PETALING JAYA: The tabling of the Bill to amend the Federal Constitution to be in line with the provisions of the Malaysia Agreement 1963 (MA63) will proceed with the first reading to be done in Parliament on Tuesday.
Minister in the Prime Minister’s Department (Parliament and Law) Datuk Seri Dr Wan Junaidi Tuanku Jaafar said the second reading on the Bill will, however, be rescheduled to another date, from the initial planned date on Thursday.
This is to allow the Attorney General to further explain the proposed amendments to members of the Cabinet as several ministers had earlier sought further clarification on the matter, said Wan Junaidi.
“While the Cabinet, has, in principle, agreed and approved to the Memorandum on the Bill, which was tabled during the last meeting on Oct 20, there were several members who sought further clarification on the proposed amendments.
“To address their queries, the Cabinet has agreed to ask the Attorney General to attend the upcoming Cabinet meeting on Friday to explain the amendments.
“Once the Cabinet is fully satisfied with the explanation, only then we will be able to fix a new date for the second reading on the Bill in parliament,” he said in a statement yesterday.
On Oct 18, the Special Council on Malaysia Agreement 1963 (MKMA63), chaired by Prime Minister Datuk Seri Ismail Sabri Yaakob had agreed to the proposal brought by Wan Junaidi to redefine certain provisions in the Constitution within the context of Malaysia Agreement 1963.
The proposed amendment of Article 1(2) is to restore the Article to its original arrangement as it appeared in the Constitution of 1963.
In the proposed amendments, States of the Federation will then be defined as the States of Malaya (namely states in Peninsular Malaysia) and the Borneo states (namely Sabah and Sarawak).
Wan Junaidi is also proposing for the amendment of Article 160 (2) to include “Malaysia Day” as Sept 16, 1963, which was the date of the formation of Malaysia and the mark of the end of the Queen of England’s sovereignty over Sarawak and Sabah or North Borneo as it was then called, as well as the end of the British rule over the two territories.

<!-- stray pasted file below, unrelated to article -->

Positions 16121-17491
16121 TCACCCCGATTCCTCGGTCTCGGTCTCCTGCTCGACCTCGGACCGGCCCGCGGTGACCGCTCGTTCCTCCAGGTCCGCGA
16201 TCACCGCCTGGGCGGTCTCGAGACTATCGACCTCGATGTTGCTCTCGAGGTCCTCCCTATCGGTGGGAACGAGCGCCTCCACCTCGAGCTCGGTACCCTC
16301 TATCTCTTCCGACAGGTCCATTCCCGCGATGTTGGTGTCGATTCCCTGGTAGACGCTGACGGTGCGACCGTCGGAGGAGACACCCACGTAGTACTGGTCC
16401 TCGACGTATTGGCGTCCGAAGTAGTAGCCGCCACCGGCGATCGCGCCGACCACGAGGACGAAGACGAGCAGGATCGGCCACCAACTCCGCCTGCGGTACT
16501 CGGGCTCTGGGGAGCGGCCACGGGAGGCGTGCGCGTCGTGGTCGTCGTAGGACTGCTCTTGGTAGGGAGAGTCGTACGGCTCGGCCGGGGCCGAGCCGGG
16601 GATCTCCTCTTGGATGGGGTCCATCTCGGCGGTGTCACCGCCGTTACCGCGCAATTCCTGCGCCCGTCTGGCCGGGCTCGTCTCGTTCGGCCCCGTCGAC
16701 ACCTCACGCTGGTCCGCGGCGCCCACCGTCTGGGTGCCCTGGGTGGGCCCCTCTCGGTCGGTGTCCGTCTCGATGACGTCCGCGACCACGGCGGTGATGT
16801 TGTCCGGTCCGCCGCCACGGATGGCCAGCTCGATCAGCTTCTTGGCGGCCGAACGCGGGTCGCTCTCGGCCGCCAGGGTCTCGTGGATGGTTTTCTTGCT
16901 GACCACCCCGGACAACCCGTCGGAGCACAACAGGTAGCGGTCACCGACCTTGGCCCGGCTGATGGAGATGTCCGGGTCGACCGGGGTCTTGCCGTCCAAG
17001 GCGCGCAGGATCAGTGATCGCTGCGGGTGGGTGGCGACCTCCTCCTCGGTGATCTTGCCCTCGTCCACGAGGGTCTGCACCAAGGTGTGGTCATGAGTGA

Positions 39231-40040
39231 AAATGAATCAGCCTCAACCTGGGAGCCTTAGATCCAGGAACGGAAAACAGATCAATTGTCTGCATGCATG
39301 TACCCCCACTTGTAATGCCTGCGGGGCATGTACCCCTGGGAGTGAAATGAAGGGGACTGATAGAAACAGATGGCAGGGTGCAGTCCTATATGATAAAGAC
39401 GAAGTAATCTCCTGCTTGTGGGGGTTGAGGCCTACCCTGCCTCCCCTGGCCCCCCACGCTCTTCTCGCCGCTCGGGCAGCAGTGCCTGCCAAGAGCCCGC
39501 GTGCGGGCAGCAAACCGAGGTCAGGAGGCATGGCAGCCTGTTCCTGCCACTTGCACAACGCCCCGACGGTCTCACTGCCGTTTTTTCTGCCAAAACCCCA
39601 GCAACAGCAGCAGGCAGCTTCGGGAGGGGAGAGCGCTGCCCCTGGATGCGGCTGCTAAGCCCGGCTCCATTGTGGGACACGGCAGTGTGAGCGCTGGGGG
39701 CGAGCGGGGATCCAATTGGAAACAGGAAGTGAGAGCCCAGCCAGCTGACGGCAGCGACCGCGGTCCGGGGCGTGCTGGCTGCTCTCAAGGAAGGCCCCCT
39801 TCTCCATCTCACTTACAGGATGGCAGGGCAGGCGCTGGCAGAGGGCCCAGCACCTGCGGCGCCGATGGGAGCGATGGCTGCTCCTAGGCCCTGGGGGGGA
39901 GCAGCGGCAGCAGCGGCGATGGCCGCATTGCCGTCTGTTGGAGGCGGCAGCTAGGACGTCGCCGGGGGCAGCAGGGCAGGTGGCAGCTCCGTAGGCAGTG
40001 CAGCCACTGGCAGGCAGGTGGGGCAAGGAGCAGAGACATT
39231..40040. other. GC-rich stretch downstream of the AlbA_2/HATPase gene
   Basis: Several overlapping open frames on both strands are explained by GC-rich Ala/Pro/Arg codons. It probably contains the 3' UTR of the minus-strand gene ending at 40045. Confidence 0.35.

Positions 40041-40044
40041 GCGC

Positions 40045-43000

Currently, there is no mention of Malaysia Day or Hari Malaysia in the Constitution, he said.
Another change would be the amendment to Article 160(2) on the interpretation of the word “the Federation”.
“Restoring Article 1(2) to its original arrangement is not enough and must be complemented with the amendment of Article 160(2) in order to give the due recognition to the Malaysia Agreement 1963 in the Constitution.
“These are among the low hanging fruits that we are focusing on right now, in line with our 100 days Key Performance Index (KPI),” he added.
Other amendments proposed by Wan Junaidi included the amendment to the definition of “natives” of Sarawak under Article 161A of the Constitution.
More importantly, he said, the amendments of Article 161A were aimed to confer the status of a native to the offspring of a native married to a non-native in Sarawak.
With this amendment, the power to decide which races in Sarawak shall be recognised as indigenous to the state will be determined by the state through state laws, he added.